Lover of Life - What IS that gravitational pull? Thanks for the kind feedback.

Anne - I only dipped a foot in the water, but little daughter managed to get completely soaked! It was cold, yes; but the air was properly warm.

Elizabeth - I need to visit all of your beaches . . . on warm, sunny days, please.

Rinkly Rimes said...

What blissful memories! And I love Dorset.

Maggie May said...

Beautiful.

The Things We Carried said...

Sounds perfect to me. Love your descriptions.

Anil P said...

Brought ries of the fossil dig I went on in Central India in the middle of a tribal village, the excitement, the apprehension of how efforts were being received by the tribals.

Almost like going back in time in trying to 'unlock' the past.

Nice pictures.

Bee said...

Rinkly Rimes - I'm so glad that I finally started taking pictures. It helps the memory along . . .

Thanks, Maggie May. Our weather was almost Californian!

The Things We Carried - It was perfection; one of the best days I've ever had in England.

Anil - Fossils are a fascinating treasure.

herhimnbryn said...

The photographs of your children by the sea, could be Laura Knight paintings. I love that part of the UK. It holds many happy memories for me, for you too it seems!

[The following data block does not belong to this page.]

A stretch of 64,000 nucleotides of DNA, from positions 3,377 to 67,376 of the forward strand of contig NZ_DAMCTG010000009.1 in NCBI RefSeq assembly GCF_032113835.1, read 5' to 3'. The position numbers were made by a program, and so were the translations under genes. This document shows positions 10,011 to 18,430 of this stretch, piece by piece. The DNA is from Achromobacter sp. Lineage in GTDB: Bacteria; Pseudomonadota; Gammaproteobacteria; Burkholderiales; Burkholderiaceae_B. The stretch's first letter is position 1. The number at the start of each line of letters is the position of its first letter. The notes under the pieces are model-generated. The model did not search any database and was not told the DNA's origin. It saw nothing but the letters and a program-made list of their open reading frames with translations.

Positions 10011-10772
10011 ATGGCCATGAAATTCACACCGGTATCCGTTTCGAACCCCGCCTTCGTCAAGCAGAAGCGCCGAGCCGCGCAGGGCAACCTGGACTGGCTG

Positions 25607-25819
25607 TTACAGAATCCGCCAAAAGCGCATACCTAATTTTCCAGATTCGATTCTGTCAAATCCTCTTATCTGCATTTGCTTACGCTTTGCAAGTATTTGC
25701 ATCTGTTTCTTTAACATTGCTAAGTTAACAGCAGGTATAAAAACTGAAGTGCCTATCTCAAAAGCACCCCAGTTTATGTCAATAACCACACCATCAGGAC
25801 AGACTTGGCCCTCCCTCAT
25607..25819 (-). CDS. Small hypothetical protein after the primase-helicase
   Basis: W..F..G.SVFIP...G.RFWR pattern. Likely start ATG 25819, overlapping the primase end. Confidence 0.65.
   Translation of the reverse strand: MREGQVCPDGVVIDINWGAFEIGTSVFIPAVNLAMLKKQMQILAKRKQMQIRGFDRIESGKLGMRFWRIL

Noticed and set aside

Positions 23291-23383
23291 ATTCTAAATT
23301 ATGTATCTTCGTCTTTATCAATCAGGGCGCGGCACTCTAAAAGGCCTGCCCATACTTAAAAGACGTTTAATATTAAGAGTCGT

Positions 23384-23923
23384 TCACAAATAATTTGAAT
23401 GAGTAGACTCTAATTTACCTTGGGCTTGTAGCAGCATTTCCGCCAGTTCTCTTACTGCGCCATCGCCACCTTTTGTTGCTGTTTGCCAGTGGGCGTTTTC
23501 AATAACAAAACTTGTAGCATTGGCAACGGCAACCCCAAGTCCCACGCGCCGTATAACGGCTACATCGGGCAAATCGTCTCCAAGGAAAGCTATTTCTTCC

A Thousand Clapping Hands said...

Hi Bee -
Thanks so very much! I am a breakfast cake eater for sure! Unfortunately, the cake eating and chocolate indulgences have caught up with my waist line and I am on a diet. The rest of the cake ended up at our restaurant where the staff happily eats up any of my leftover baking.
I love Julia Reed's essays on New Orleans too!
Enjoy your weekend, Bee -
Catherine

Chairman Bill said...

God, I wish I could post pictures of my kids on my blog. Unfortunately the ex won't let me, just in case there's a paedophile around the corner.

Actually, more likely so SHE can't be identified. It would be too embarassing for her, given the way she behaves.

Reya Mellicker said...

Wow, fabulous post. Even the title is perfect.